Deep Thoughts asks "They claim that thinking about robbing a bank, is the same as robbing the bank. What does it matter what I think?" Actions matter more than thoughts but I don't think thoughts can be dismissed.
There must be a difference between being having a brief desire to "kill someone" while driving in traffic versus someone who sits down to plot how such a murder might take place and plays out the scenario repeatedly in the mind but never commits the act.
The latter while not doing the act probably would disturb us for a reason. Just like the person who downloads rape porn while never raping a person would equally disturb us. There comes a point where entertaining ideas ends up shaping the kind of person we are.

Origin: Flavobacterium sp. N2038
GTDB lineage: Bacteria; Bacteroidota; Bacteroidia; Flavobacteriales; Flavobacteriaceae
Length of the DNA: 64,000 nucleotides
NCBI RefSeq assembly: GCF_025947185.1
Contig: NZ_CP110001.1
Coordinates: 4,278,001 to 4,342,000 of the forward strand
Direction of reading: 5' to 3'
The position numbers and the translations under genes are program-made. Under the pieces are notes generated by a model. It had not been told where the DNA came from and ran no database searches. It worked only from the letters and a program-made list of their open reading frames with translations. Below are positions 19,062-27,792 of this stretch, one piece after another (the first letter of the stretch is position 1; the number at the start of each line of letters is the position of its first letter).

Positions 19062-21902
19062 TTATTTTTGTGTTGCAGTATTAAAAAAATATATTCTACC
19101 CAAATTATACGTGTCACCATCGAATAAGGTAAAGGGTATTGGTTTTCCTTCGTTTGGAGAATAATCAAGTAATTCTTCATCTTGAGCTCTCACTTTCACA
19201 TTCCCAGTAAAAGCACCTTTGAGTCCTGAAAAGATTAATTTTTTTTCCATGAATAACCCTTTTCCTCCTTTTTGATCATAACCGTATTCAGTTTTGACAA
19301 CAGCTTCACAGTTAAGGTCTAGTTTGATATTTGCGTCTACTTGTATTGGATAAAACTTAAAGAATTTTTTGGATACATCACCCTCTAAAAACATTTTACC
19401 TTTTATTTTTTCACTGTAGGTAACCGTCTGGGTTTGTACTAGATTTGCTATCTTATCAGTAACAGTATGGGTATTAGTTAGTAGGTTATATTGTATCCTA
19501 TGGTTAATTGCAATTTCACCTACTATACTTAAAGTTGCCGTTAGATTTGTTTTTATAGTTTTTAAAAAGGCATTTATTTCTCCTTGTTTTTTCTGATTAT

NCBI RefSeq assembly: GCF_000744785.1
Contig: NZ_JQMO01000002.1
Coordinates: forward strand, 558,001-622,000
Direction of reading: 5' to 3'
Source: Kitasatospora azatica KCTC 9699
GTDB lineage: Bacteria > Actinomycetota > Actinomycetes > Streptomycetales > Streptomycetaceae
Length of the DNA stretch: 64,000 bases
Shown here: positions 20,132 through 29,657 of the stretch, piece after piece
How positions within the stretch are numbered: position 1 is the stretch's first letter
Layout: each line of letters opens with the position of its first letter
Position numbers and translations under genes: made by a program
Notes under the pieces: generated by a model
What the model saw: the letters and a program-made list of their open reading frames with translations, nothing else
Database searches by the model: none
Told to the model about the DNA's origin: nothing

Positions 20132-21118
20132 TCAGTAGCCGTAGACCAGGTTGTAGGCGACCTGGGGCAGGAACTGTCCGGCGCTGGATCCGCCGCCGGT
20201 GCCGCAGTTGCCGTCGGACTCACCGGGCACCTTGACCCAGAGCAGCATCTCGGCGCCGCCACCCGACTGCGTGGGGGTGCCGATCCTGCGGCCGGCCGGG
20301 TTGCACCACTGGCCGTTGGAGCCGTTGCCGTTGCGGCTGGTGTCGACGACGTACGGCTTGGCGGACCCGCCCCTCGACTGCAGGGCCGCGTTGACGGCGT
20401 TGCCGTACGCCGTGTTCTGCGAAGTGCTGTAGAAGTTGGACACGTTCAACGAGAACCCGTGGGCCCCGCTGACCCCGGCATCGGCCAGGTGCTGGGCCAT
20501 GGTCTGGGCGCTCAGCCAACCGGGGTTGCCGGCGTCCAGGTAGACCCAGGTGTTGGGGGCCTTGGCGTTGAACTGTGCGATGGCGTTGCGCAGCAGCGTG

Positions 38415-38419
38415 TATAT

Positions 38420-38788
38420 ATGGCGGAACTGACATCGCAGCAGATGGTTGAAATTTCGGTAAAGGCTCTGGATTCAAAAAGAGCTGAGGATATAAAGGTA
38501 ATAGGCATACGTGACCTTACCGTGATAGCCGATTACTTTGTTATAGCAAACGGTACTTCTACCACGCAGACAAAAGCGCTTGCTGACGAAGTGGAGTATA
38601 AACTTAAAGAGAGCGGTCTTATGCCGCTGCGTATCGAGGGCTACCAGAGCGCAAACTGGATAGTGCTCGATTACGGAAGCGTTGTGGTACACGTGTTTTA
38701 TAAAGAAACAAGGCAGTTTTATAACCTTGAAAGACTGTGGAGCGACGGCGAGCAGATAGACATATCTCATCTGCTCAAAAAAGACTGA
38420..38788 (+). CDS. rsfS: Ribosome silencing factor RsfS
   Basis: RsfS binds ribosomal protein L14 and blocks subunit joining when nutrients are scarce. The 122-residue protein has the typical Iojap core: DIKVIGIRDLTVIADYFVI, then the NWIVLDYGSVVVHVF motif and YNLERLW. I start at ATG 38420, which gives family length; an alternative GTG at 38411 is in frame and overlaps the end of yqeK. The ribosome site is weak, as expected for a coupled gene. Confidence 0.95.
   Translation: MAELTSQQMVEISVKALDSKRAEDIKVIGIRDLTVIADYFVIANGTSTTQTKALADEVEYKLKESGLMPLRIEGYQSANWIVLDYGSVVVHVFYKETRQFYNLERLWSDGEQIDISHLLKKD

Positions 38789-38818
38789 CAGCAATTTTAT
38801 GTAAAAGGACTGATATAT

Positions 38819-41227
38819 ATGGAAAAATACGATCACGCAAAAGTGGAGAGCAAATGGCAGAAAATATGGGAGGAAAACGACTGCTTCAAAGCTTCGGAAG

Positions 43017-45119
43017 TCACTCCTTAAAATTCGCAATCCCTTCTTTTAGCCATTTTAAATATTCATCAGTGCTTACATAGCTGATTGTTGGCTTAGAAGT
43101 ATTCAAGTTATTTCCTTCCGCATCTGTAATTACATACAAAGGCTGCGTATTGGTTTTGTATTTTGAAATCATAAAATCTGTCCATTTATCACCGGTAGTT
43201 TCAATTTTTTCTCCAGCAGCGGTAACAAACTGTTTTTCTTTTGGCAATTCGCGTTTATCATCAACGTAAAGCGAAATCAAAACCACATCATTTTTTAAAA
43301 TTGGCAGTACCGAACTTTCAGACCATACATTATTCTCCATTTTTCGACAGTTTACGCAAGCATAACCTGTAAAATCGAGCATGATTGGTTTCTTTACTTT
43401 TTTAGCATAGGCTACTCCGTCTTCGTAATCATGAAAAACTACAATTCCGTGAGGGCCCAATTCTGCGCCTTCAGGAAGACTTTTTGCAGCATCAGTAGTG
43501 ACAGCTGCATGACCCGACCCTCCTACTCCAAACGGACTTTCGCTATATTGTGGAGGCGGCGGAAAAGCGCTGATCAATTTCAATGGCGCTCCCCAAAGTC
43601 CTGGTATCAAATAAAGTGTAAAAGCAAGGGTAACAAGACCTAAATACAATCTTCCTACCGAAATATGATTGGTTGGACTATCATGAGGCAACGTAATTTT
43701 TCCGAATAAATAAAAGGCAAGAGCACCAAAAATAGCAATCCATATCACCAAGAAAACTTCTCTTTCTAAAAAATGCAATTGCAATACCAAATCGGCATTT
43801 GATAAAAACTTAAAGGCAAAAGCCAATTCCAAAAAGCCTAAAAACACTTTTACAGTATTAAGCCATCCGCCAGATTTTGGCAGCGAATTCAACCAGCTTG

I don't think it's a call to be obsessive about thoughts but Paul's advice still holds "whatever is true, whatever is honorable..whatever is lovely, whatever is gracious, if there is any excellence and if there is anything worthy of praise, think about these things."
My pastor keeps on refering to fundamentalists as orthodox and our church being liberal, as not as much. I think that cedes something that isn't evident and can obscure how much liberal Protestantism can (and does in her congregation) drink from the well of the tradition.
Bob Cornwall has an excellent essay on the moral price for accepting torture. A key line: "Torture violates the basic dignity of the human person that all religions, in their highest ideals, hold dear. It degrades everyone involved" When we're silent we're also implicated.